1872 Premiere of Djamileh at the prestigious Opéra-Comique, Paris, to little success
1873 Abandons work on an opera called Don Rodrigue, due to a fire at the Paris Opéra and the theatre’s decision to stage a different work
1875 Premiere of Carmen, Paris, to shocked audiences and scathing
critics; Bizet dies three months later, unaware that Carmen will go on to become one the world’s most popular operas
Poster from the 1875
premiere of Carmen
The Life and Times of Georges Bizet
1837 Rebellion in Quebec. The French and British battle for Upper and Lower Canada.
1838 Georges Bizet is born in Paris, France, on Oct. 25.
Charles Dickens’ Oliver Twist is published.
Samuel Morse demonstrates his electrical telegraph for the first time.
1840 Russian composer Pyotr Ilyich Tchaikovsky, British novelist Thomas Hardy, French painter Claude Monet and French sculptor Auguste Rodin are born.
The world’s first postage stamp is issued in Britain.
Victoria is crowned Queen of England.
1841 The first university degrees are granted to women in the United States.
Upper and Lower Canada are united by an Act of Parliament.
Sir Wilfrid Laurier, Canada’s seventh Prime Minister, is born.
1844 Controversial Métis hero, Louis Riel, is born on the Red River Settlement in Manitoba. He is later hanged for treason for his part in the Red River and Northwest rebellions.
Alexandre Dumas publishes The Three Musketeers.
1845 “Carmen”, the novella by Prosper Mérimée, is first published in La Revue des Deux Mondes, to universally disapproving reviews for its perceived immorality.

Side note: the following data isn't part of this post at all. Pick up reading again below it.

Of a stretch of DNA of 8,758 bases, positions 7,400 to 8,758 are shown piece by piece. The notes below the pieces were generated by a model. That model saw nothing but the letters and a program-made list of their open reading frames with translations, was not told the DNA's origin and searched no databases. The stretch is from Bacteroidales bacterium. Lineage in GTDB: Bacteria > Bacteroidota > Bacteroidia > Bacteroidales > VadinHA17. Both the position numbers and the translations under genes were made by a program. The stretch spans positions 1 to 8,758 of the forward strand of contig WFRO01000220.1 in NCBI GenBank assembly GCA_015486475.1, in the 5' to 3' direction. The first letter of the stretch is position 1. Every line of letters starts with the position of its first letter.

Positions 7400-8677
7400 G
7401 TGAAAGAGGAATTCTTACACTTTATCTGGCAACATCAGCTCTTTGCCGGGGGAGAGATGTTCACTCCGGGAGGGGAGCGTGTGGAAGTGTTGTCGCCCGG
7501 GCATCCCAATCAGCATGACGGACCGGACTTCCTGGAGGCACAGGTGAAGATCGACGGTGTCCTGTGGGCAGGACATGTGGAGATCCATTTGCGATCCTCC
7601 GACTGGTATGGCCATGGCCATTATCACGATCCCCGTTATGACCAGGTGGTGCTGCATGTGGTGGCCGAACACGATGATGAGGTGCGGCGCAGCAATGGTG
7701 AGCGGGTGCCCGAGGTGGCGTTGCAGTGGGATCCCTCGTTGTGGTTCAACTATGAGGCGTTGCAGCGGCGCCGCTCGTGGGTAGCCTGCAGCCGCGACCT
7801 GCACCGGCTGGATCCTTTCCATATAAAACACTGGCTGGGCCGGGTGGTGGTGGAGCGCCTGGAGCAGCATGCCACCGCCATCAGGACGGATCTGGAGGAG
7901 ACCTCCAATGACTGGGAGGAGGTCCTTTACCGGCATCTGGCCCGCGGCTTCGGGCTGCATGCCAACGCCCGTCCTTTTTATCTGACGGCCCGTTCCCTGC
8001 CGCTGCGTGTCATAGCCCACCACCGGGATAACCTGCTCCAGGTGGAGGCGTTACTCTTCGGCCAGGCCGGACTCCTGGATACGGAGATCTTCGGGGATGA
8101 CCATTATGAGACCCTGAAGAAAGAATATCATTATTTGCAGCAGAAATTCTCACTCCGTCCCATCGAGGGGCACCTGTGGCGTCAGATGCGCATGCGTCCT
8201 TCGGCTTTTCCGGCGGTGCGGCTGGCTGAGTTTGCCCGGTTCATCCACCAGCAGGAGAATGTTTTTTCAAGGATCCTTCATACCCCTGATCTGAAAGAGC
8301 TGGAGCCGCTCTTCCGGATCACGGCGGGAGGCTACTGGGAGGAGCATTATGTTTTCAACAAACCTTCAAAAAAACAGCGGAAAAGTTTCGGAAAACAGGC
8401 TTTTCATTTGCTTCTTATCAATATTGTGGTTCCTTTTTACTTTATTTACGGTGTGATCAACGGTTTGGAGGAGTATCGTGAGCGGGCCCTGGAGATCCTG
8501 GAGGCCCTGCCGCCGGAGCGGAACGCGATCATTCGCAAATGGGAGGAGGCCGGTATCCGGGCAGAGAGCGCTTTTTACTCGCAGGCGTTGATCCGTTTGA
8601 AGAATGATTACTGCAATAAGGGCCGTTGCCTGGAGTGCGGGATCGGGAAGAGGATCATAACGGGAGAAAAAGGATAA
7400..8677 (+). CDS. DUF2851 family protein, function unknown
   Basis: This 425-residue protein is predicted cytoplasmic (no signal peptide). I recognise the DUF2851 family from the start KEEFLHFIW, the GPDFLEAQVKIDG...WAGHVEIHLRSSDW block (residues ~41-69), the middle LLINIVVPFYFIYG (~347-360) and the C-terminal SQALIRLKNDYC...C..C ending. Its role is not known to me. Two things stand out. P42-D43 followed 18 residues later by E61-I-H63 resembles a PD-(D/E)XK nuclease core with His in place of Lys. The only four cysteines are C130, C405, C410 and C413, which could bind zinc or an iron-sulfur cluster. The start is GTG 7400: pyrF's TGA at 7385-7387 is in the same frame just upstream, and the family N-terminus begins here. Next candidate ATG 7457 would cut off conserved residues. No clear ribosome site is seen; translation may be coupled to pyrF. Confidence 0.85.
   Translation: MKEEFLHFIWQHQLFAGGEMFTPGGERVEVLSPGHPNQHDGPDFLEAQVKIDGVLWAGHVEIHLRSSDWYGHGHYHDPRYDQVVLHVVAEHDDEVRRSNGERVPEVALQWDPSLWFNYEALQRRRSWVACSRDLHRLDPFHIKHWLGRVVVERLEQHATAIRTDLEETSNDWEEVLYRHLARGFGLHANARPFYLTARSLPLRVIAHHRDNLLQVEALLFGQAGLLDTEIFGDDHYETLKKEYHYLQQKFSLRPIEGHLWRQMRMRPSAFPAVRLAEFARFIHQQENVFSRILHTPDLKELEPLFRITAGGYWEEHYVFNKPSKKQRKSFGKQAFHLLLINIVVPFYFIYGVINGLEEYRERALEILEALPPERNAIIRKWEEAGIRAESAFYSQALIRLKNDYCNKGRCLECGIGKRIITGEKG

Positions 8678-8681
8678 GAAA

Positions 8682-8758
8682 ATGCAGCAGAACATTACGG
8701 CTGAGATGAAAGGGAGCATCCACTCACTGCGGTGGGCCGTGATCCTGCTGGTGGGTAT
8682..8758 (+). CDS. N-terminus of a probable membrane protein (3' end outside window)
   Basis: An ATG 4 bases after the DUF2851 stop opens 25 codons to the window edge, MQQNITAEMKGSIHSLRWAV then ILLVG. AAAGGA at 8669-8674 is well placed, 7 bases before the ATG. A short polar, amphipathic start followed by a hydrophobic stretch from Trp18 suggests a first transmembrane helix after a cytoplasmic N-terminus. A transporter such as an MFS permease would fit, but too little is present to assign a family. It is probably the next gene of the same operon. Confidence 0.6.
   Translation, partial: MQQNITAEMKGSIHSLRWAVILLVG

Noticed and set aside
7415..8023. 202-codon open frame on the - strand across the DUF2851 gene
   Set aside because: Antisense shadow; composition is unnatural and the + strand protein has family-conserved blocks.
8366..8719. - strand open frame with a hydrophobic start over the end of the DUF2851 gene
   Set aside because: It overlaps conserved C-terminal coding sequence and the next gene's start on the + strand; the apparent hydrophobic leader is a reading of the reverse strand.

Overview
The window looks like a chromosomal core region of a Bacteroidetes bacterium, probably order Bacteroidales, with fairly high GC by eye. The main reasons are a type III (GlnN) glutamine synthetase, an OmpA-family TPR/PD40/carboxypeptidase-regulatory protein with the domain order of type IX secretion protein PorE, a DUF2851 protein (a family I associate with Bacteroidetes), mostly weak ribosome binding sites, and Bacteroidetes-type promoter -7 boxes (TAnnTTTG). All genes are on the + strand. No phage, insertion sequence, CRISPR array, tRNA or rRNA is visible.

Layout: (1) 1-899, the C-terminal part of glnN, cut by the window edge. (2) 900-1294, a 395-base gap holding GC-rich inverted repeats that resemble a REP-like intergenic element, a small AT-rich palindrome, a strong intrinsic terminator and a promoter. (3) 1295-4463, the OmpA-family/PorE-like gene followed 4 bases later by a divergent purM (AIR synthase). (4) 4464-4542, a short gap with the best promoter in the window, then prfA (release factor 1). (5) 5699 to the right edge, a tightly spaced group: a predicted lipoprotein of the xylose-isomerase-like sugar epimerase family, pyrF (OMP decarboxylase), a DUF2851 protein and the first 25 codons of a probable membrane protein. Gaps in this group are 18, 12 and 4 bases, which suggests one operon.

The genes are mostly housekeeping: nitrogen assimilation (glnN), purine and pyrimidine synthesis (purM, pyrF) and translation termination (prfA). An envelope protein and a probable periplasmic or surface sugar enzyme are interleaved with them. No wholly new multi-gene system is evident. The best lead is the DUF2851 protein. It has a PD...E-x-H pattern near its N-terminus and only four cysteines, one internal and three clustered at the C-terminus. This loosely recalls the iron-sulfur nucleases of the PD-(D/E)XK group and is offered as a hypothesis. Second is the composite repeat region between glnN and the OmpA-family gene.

Edgar Allen Poe’s The Raven is published in the New York Evening Mirror.
The rubber band is invented in England.
1847 Nine-year-old Bizet begins studying music at the Paris Conservatory of Music.
Alexander Graham Bell is born in Edinburgh, Scotland.
Johnny Appleseed (born John Chapman), who introduced apple trees to Indiana, Ohio, and Illinois, dies in Indiana.
Richard Wagner begins work on the libretto for the Ring Cycle.
The first women’s rights convention is held in Seneca Falls, N.Y.
The first medical school for women is opened in Boston.
The University of Ottawa is founded.
Karl Marx publishes The Communist Manifesto.
Charles Darwin and Alfred Russel Wallace publish their theory of evolution through natural selection.
1855 Bizet completes his most famous symphony, Symphony in C. It is not performed until 1935.
1857 Bizet writes the cantata Herminie.
Bizet wins the Prix de Rome for the one-act opera Le Docteur Miracle and goes to Italy for three years.
Queen Victoria chooses Ottawa as Canada’s capital from a selection that includes Toronto, Kingston, Quebec City and Montreal.
Milton S. Hershey, founder of the Hershey Chocolate Company, is born.
1861 Bizet’s mother dies.
Bizet fathers a child with his mother’s nurse.
Several southern states secede from the U.S. and form the Confederate States of America. Jefferson Davis is elected president.
1863 Bizet composes Les pêcheurs de perles (The Pearl Fishers), which debuts at the Théâtre-Lyrique in Paris.
The first segment of London’s Underground subway system begins operation.
Union forces win the Battle of Gettysburg, which becomes the turning point in the American Civil War.
1867 Bizet premieres La jolie fille de Perth at the Théâtre Lyrique in Paris.